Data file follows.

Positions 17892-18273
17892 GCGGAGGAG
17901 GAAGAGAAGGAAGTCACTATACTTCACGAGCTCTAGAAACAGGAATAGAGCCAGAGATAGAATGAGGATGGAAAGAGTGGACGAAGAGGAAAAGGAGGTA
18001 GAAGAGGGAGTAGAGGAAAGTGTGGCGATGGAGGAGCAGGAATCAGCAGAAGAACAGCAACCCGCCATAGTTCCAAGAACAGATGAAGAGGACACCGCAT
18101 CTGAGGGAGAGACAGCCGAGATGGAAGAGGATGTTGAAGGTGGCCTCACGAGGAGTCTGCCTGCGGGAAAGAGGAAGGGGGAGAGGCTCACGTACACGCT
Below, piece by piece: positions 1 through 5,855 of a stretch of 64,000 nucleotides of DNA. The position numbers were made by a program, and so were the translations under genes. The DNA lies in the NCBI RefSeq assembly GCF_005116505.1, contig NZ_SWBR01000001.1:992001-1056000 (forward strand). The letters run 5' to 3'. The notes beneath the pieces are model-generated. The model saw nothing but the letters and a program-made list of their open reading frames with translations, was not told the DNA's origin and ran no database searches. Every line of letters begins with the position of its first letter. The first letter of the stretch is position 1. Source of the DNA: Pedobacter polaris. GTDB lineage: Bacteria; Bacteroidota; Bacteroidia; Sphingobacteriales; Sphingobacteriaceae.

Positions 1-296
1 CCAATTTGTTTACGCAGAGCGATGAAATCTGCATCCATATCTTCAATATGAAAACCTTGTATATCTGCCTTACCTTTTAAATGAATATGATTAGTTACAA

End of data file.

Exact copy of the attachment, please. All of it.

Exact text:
Positions 17892-18273
17892 GCGGAGGAG
17901 GAAGAGAAGGAAGTCACTATACTTCACGAGCTCTAGAAACAGGAATAGAGCCAGAGATAGAATGAGGATGGAAAGAGTGGACGAAGAGGAAAAGGAGGTA
18001 GAAGAGGGAGTAGAGGAAAGTGTGGCGATGGAGGAGCAGGAATCAGCAGAAGAACAGCAACCCGCCATAGTTCCAAGAACAGATGAAGAGGACACCGCAT
18101 CTGAGGGAGAGACAGCCGAGATGGAAGAGGATGTTGAAGGTGGCCTCACGAGGAGTCTGCCTGCGGGAAAGAGGAAGGGGGAGAGGCTCACGTACACGCT
Below, piece by piece: positions 1 through 5,855 of a stretch of 64,000 nucleotides of DNA. The position numbers were made by a program, and so were the translations under genes. The DNA lies in the NCBI RefSeq assembly GCF_005116505.1, contig NZ_SWBR01000001.1:992001-1056000 (forward strand). The letters run 5' to 3'. The notes beneath the pieces are model-generated. The model saw nothing but the letters and a program-made list of their open reading frames with translations, was not told the DNA's origin and ran no database searches. Every line of letters begins with the position of its first letter. The first letter of the stretch is position 1. Source of the DNA: Pedobacter polaris. GTDB lineage: Bacteria; Bacteroidota; Bacteroidia; Sphingobacteriales; Sphingobacteriaceae.

Positions 1-296
1 CCAATTTGTTTACGCAGAGCGATGAAATCTGCATCCATATCTTCAATATGAAAACCTTGTATATCTGCCTTACCTTTTAAATGAATATGATTAGTTACAA